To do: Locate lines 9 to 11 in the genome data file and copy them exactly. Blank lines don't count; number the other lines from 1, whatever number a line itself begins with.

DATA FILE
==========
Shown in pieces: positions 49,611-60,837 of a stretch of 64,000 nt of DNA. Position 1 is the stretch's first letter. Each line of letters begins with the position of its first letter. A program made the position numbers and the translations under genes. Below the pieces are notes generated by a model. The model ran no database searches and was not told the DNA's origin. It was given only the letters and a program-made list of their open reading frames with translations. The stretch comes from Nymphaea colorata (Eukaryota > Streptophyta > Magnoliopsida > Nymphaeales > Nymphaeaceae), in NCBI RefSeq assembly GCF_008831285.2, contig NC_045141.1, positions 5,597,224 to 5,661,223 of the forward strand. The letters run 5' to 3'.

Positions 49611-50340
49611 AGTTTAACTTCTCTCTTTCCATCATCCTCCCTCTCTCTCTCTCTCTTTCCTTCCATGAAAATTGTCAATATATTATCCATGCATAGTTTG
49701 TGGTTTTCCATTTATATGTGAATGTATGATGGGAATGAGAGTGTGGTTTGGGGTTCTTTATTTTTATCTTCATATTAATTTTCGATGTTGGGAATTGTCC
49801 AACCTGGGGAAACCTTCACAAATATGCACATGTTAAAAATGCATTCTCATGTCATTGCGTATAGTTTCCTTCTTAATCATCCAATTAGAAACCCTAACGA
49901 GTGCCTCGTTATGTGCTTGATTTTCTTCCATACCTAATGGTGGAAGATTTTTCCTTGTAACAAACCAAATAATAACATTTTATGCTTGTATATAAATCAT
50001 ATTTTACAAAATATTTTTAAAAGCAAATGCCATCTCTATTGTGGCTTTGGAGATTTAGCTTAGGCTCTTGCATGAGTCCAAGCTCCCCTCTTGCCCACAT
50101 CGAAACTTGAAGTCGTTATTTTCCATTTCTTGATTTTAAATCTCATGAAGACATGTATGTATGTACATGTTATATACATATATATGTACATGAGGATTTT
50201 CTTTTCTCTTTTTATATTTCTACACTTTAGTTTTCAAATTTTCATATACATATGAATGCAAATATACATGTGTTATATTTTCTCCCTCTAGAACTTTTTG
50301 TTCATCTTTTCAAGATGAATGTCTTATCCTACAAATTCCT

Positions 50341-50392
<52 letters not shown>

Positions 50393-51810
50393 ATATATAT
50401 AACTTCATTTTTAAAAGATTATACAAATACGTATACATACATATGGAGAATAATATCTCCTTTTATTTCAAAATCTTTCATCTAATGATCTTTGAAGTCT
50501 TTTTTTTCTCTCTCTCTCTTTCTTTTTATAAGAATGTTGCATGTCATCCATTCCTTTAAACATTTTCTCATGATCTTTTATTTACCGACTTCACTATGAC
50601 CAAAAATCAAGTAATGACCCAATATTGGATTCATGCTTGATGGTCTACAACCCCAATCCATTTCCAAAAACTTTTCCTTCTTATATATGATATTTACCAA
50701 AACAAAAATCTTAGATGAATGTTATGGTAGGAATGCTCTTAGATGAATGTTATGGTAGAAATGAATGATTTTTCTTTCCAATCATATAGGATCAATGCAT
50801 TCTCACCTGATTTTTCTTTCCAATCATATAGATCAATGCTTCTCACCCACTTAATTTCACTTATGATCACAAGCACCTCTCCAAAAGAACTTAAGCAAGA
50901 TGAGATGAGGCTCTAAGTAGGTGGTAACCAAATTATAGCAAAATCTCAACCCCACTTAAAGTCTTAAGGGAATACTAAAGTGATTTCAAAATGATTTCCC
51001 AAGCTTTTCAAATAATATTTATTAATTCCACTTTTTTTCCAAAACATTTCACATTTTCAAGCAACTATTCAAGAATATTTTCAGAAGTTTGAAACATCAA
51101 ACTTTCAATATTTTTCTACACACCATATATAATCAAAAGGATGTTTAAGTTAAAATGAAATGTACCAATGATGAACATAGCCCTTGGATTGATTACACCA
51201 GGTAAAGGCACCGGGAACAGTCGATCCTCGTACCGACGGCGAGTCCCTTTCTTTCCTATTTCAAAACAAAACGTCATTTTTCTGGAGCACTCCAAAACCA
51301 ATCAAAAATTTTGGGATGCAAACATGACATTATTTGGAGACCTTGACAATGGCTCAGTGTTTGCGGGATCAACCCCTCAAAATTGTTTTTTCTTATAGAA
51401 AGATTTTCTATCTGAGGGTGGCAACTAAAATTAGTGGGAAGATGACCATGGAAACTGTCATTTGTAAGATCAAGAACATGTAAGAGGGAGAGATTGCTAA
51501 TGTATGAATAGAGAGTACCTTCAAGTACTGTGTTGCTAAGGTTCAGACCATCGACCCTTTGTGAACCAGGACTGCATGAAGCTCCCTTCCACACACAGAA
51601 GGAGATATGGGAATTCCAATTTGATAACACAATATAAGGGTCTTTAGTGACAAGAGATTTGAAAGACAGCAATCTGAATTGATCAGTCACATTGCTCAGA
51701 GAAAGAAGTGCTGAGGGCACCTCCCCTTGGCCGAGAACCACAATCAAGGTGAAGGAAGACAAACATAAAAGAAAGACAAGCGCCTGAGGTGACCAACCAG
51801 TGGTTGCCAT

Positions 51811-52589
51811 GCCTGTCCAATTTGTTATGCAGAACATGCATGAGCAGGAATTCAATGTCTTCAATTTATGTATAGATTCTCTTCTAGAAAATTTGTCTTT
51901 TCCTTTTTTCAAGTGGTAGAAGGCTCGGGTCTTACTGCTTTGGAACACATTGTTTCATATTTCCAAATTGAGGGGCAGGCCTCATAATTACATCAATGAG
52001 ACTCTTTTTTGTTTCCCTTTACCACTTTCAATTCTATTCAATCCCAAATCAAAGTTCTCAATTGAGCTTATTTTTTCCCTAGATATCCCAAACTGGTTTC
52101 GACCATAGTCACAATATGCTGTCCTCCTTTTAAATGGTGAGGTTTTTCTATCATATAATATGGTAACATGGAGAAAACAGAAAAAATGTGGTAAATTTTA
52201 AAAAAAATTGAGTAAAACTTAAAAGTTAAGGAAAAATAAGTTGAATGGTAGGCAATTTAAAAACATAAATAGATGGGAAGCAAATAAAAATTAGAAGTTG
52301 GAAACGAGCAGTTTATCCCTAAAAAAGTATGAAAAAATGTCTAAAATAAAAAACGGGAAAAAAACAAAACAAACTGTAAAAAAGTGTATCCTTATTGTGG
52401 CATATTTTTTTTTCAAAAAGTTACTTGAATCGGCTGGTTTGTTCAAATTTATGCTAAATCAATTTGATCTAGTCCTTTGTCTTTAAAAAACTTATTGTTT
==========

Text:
50201 CTTTTCTCTTTTTATATTTCTACACTTTAGTTTTCAAATTTTCATATACATATGAATGCAAATATACATGTGTTATATTTTCTCCCTCTAGAACTTTTTG
50301 TTCATCTTTTCAAGATGAATGTCTTATCCTACAAATTCCT

Positions 50341-50392